Basic Idea: Defeat Dr. Wily for the second of infinity times.
Review: I feel kind of dirty ranking this game all the way down at #20. Most people have it in their top five, and many more have it as their favorite game of all time. It is probably hurt by the fact I didn’t have this game as a child and couldn’t obsess over it for years. I can’t really explain why the game doesn’t move me like it moves others. But the game is more or less perfect at what it does, and I did enjoy myself quite a bit while playing, so I have no qualms about having it in my top 20.
For those who aren’t aware, you basically control a robotic man equipped with a laser cannon for an arm. You must traverse several levels in standard platformer style, defeat a boss, then defeat the big bad boss at the end. What pleased a lot of people (and something I don’t personally care about) is that you can tackle the levels in any order you wish. There is more than one optimal path through the game, as finishing some levels sooner will give you power-ups that will make other levels easier. While this gives the game replayability in a sense, it doesn’t do much for me as once I win a game, I have little desire to do so in a different manner unless there’s a true alternate path. For an extreme example, there is a FAQ on how to win Final Fantasy VI while not giving equipment to any player. If I’m going to play the game again, I’d rather just play it regular and enjoy the story. Finding a slightly different way to get to the end just for a different challenge does not intrigue me.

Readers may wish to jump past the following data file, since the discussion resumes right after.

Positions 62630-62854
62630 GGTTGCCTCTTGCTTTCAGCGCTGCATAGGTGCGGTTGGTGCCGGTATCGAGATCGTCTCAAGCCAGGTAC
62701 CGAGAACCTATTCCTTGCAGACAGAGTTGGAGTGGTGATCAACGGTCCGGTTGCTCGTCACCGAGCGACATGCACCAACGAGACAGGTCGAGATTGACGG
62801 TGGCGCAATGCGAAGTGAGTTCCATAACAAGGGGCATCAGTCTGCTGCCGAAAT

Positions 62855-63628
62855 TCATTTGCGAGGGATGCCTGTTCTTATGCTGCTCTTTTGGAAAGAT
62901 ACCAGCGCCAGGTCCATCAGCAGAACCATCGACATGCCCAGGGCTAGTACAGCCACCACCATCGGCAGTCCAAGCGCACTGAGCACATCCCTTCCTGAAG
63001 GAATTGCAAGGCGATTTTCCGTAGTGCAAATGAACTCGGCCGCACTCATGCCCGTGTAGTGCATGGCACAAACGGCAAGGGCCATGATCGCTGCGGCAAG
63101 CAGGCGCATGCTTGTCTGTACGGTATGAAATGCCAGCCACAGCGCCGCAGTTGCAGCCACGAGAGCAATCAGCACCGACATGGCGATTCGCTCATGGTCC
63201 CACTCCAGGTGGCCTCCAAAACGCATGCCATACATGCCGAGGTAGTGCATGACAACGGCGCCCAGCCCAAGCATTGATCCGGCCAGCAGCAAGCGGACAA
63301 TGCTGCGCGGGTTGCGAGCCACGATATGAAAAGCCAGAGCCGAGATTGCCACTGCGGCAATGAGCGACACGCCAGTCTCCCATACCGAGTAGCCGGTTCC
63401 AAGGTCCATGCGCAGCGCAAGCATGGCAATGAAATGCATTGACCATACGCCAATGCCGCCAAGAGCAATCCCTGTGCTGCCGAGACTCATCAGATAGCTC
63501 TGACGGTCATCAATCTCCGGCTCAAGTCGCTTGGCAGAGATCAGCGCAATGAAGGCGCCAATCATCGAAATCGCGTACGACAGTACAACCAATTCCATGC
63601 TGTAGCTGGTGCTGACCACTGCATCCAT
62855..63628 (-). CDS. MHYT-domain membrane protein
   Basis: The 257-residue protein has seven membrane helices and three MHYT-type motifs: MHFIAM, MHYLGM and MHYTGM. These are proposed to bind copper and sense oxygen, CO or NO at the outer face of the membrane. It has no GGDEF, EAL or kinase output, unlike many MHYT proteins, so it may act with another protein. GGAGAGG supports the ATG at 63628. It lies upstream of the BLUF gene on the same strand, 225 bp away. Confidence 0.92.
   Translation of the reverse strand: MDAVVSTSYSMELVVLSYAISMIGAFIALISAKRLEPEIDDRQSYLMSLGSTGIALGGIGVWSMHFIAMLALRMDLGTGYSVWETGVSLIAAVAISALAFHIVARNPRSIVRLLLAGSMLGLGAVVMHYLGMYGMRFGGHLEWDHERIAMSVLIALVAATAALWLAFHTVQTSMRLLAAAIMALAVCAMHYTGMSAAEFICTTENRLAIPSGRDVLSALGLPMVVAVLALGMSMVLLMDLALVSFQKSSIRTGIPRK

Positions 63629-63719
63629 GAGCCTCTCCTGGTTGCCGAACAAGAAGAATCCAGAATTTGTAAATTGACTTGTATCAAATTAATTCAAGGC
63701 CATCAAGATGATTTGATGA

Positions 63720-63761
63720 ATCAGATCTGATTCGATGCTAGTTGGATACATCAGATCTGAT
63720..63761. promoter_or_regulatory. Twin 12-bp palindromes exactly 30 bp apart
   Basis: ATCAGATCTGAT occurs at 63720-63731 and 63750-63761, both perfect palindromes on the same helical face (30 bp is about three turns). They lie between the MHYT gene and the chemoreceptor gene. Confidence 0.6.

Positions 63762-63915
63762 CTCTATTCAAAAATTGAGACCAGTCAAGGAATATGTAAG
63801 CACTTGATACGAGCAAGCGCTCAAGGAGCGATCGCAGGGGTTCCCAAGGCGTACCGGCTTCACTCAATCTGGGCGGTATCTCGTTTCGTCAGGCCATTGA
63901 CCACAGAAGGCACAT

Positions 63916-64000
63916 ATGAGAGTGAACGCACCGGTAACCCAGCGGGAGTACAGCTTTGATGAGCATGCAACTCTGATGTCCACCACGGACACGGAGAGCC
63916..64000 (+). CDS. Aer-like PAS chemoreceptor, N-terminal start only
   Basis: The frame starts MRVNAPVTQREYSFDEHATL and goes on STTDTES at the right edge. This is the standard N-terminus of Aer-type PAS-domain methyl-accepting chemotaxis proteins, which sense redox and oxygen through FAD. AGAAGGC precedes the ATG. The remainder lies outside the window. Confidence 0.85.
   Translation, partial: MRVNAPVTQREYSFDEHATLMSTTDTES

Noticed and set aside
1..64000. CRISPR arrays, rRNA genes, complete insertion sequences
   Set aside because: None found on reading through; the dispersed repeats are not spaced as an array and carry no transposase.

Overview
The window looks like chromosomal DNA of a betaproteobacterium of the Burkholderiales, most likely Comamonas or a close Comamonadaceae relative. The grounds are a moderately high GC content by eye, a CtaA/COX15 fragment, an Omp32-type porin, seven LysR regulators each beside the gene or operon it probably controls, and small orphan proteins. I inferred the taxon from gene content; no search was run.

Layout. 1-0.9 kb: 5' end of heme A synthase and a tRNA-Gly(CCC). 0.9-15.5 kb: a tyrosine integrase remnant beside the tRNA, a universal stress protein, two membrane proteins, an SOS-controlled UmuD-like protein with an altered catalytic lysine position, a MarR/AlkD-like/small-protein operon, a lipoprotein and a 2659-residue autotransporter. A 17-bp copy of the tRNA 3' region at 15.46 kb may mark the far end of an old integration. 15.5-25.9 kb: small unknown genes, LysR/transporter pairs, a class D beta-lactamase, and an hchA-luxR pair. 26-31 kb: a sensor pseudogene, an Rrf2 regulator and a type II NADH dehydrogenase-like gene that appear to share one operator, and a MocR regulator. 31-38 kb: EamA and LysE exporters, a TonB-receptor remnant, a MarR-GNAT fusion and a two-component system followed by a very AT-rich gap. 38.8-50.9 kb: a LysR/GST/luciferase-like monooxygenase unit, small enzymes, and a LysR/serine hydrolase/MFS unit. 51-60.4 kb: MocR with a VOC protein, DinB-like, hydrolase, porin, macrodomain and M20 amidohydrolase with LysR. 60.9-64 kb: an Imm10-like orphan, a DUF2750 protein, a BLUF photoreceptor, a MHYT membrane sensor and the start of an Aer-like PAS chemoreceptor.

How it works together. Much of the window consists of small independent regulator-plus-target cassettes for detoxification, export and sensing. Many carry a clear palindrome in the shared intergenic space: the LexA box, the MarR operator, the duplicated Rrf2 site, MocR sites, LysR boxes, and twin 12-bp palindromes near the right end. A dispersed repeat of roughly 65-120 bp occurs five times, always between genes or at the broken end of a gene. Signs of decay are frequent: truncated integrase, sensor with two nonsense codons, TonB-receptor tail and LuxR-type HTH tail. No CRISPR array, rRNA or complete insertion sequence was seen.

That said, the game mechanics are flawless. Mega Man always does everything you ask him to. It is a difficult game. If you have trouble with Super Mario Bros. this game will give you fits. But it’s not impossible, and way more fair than the first game in the series. Patience is rewarded, as taking time to use your special abilities (such as levitating platforms) while also conserving them is key to making progress.
The level designs are very creative, the colors bright and inviting. The music is consistently amazing and a perfect fit for the game. I am not alone in feeling the series peaked on the NES with this game, and the final four games are mostly derivative. You certainly don’t need to play the first game in the series to enjoy Mega Man II; in fact, you’re better off skipping it altogether.